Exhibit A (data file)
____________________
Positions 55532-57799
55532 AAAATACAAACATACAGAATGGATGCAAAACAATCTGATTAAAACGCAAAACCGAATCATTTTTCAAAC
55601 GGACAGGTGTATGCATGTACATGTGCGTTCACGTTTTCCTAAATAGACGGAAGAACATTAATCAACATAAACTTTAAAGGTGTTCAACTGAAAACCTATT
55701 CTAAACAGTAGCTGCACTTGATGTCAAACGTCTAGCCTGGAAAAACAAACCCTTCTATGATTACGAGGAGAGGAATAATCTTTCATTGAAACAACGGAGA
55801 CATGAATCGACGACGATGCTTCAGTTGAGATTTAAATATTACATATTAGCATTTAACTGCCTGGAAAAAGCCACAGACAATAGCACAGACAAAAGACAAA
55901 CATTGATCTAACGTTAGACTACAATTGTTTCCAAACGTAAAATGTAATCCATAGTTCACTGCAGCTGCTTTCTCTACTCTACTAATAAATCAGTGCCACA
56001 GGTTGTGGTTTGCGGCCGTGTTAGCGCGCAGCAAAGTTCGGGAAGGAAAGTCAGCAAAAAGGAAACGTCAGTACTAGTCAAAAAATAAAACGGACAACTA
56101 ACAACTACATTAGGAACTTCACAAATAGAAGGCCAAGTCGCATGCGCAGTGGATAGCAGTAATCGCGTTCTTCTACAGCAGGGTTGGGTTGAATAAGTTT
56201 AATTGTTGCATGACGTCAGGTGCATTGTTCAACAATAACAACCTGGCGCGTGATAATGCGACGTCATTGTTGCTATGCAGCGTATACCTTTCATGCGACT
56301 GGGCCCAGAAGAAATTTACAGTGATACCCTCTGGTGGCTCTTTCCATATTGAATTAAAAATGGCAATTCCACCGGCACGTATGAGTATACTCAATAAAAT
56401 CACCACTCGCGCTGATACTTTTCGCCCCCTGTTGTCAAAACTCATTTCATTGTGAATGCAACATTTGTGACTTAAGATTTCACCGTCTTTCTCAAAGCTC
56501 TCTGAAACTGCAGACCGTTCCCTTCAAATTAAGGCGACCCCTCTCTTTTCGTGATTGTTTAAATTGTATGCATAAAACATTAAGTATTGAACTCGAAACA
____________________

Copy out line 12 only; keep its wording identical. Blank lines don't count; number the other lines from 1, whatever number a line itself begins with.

56501 TCTGAAACTGCAGACCGTTCCCTTCAAATTAAGGCGACCCCTCTCTTTTCGTGATTGTTTAAATTGTATGCATAAAACATTAAGTATTGAACTCGAAACA